Let's not forget that before Cheers Kirstie Alley was the first (and best) Mr. Saavik!
Actually, Edward, they were actively developing a new TV series earlier, in 76/77. When Star Wars (not yet called "Episode IV") exploded on the scene and changed the movie industry, Parmount quickly rejiggered the in-preproduction series into Star Trek: The Motion Picture. (And there are still traces: for example, the new Vulcan science officer who was supposed to replace Spock in the series dies in the transporter accident early in the film.) When TMP was successful enough to spawn the film series, the TV idea was forgotten for a while.
The Next Generation was actually Gene Roddenberry's revenge after having been kicked upstairs to executive producer of the films... where he was no longer their guiding force, Harve Bennett and Nick Meyer were. Roddenberry wanted a Trek series that reflected the future the way HE envisioned it, though some of his main principles (like "no arguments between our lead characters, they are more evolved humans") had to fall by the wayside as he became ill and his control waned.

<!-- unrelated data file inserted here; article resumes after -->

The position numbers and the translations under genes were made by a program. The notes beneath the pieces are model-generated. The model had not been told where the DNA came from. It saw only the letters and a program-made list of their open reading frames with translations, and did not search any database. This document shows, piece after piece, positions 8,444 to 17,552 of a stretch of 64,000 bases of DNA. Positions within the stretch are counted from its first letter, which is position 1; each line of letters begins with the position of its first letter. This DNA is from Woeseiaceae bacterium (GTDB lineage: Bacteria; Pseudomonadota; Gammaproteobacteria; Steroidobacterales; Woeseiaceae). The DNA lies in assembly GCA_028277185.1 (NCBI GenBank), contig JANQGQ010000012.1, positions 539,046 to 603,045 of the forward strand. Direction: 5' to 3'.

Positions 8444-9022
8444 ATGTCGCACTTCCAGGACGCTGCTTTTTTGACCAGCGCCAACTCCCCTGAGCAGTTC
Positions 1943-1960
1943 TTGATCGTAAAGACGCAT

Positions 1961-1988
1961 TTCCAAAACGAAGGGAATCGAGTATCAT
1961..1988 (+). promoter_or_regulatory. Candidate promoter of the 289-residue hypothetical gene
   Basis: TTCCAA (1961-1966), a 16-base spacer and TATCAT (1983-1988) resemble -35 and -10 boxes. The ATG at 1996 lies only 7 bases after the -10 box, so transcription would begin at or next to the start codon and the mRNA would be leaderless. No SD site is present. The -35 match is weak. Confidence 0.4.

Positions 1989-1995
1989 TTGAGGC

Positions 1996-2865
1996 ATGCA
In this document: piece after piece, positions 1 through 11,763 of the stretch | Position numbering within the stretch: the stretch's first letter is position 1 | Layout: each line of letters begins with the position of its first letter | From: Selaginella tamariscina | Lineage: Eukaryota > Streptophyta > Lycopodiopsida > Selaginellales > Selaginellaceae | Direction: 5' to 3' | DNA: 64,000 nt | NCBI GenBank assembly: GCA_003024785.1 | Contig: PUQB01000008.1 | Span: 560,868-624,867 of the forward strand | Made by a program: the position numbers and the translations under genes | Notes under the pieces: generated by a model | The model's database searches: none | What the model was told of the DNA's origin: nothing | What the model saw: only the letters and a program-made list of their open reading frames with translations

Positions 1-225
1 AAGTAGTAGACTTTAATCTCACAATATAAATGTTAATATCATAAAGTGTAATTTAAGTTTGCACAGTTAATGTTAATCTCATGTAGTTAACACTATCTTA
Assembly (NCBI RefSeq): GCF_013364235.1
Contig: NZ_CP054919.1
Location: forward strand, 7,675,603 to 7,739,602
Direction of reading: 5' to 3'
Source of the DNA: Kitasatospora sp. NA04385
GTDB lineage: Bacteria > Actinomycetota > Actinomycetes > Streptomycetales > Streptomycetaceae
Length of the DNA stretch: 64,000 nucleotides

Eventually, Deep Space Nine was conceived by his successors as the anti-Roddenberry Trek, with a bunch of characters who aren't Starfleet's best and brightest, aren't on an exploration vessel, constantly disagree with one another, are enmeshed in a messy political struggle, display shades-of-gray morality, etc.